<< Chapter < Page Chapter >> Page >
By the end of this section, you will be able to:
  • Describe the role of different glands in the endocrine system
  • Explain how the different glands work together to maintain homeostasis

Both the endocrine and nervous systems use chemical signals to communicate and regulate the body's physiology. The endocrine system releases hormones that act on target cells to regulate development, growth, energy metabolism, reproduction, and many behaviors. The nervous system releases neurotransmitters or neurohormones that regulate neurons, muscle cells, and endocrine cells. Because the neurons can regulate the release of hormones, the nervous and endocrine systems work in a coordinated manner to regulate the body's physiology.

Hypothalamic-pituitary axis

The hypothalamus    in vertebrates integrates the endocrine and nervous systems. The hypothalamus is an endocrine organ located in the diencephalon of the brain. It receives input from the body and other brain areas and initiates endocrine responses to environmental changes. The hypothalamus acts as an endocrine organ, synthesizing hormones and transporting them along axons to the posterior pituitary gland. It synthesizes and secretes regulatory hormones that control the endocrine cells in the anterior pituitary gland. The hypothalamus contains autonomic centers that control endocrine cells in the adrenal medulla via neuronal control.

The pituitary gland    , sometimes called the hypophysis or “master gland” is located at the base of the brain in the sella turcica, a groove of the sphenoid bone of the skull, illustrated in [link] . It is attached to the hypothalamus via a stalk called the pituitary stalk    (or infundibulum). The anterior portion of the pituitary gland is regulated by releasing or release-inhibiting hormones produced by the hypothalamus, and the posterior pituitary receives signals via neurosecretory cells to release hormones produced by the hypothalamus. The pituitary has two distinct regions—the anterior pituitary and the posterior pituitary—which between them secrete nine different peptide or protein hormones. The posterior lobe of the pituitary gland contains axons of the hypothalamic neurons.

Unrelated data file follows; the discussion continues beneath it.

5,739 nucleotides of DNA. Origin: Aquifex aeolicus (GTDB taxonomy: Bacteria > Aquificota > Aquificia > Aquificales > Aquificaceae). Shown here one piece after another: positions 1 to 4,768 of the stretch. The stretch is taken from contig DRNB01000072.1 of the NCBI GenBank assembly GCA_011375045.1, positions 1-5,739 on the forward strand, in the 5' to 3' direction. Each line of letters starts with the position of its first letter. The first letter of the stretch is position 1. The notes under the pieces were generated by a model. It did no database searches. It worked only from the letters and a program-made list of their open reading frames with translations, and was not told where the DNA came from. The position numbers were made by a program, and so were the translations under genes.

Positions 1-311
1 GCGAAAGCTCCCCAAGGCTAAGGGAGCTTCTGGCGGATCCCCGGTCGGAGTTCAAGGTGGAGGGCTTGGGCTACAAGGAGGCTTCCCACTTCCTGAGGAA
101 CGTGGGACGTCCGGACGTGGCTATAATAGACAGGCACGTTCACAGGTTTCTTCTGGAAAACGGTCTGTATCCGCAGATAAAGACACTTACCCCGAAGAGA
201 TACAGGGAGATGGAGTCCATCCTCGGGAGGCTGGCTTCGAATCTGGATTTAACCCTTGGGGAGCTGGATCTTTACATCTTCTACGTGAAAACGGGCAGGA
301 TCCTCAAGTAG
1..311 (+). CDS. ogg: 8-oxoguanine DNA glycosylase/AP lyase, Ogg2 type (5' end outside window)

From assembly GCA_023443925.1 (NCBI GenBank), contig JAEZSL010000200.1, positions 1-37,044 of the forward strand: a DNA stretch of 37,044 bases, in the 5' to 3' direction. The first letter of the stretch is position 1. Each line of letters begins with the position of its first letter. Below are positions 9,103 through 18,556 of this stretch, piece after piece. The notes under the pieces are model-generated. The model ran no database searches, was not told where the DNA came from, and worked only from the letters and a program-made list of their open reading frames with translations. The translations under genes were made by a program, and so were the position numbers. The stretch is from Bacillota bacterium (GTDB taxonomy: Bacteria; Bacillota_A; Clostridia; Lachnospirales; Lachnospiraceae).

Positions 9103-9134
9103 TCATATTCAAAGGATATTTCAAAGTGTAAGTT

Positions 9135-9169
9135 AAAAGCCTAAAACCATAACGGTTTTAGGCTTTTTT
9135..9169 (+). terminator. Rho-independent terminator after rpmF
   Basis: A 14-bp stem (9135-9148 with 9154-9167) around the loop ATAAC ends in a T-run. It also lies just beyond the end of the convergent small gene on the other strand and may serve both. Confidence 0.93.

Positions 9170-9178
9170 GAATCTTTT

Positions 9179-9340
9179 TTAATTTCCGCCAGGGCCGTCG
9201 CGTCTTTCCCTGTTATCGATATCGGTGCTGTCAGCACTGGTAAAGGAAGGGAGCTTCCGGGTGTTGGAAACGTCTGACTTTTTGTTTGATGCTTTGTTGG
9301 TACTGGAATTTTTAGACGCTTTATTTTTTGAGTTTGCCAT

The pituitary gland sits at the base of the brain, just above the brain stem. It is lobe-shaped and hangs down from the hypothalamus, to which it is connected to via a narrow stalk. The anterior part of the pituitary is toward the front, and the posterior end is toward the back.
The pituitary gland is located at (a) the base of the brain and (b) connected to the hypothalamus by the pituitary stalk. (credit a: modification of work by NCI; credit b: modification of work by Gray’s Anatomy)

Anterior pituitary

The anterior pituitary    gland, or adenohypophysis, is surrounded by a capillary network that extends from the hypothalamus, down along the infundibulum, and to the anterior pituitary. This capillary network is a part of the hypophyseal portal system    that carries substances from the hypothalamus to the anterior pituitary and hormones from the anterior pituitary into the circulatory system. A portal system carries blood from one capillary network to another; therefore, the hypophyseal portal system allows hormones produced by the hypothalamus to be carried directly to the anterior pituitary without first entering the circulatory system.

Questions & Answers

there is no more other chapter
Sandeep Reply
Give tow examples for nutritional deficiency Diseases-
Singampalli Reply
How does a plant cell look like
Sang Reply
in a sleepers form
David
what do you mean ? I could not understand
Gul
a stage in mitosis wherein in spindle fibers begin to shorten to pu the sister chromatids away from each other towards the opposite ends of the cell
Earl Reply
a stage in interphase where chromosome s are duplicated
Earl
What is biodiversity
Sp Reply
Hmm
Hele
Name two secretions of Golgi apparatus
Daniel Reply
What contribute to evolution of eukaryotes
Chiquita Reply
hi
Nubia
hello
surya
how transpiration occur in aquatic plants
Sajid Reply
what is the study of allelemorph
Faith Reply
what is protein
Majid Reply
any of a class of nitrogenous organic compounds which have large molecules composed of one or more long chains of amino acids and are an essential part of all living organisms, especially as structural components of body tissues such as muscle, hair, etc., and as enzymes and antibodies.
Anirban
what is DNA replication?
Anirban Reply
separation of the DNA to produce new daughter cell. mostly in the form of meiosis
Faith
what is xenia
Mani Reply
can i get a broader difference between inductive reasoning and deductive reasoning
Daniel Reply
what are the types of tissues and there functions
Daniel
what is signal cascade?
nur Reply
it is the process by which plants produce their fo
Getabalew Reply
what are the substrates of this process
Fiko

Get the best Biology course in your pocket!





Source:  OpenStax, Biology. OpenStax CNX. Feb 29, 2016 Download for free at http://cnx.org/content/col11448/1.10
Google Play and the Google Play logo are trademarks of Google Inc.

Notification Switch

Would you like to follow the 'Biology' conversation and receive update notifications?

Ask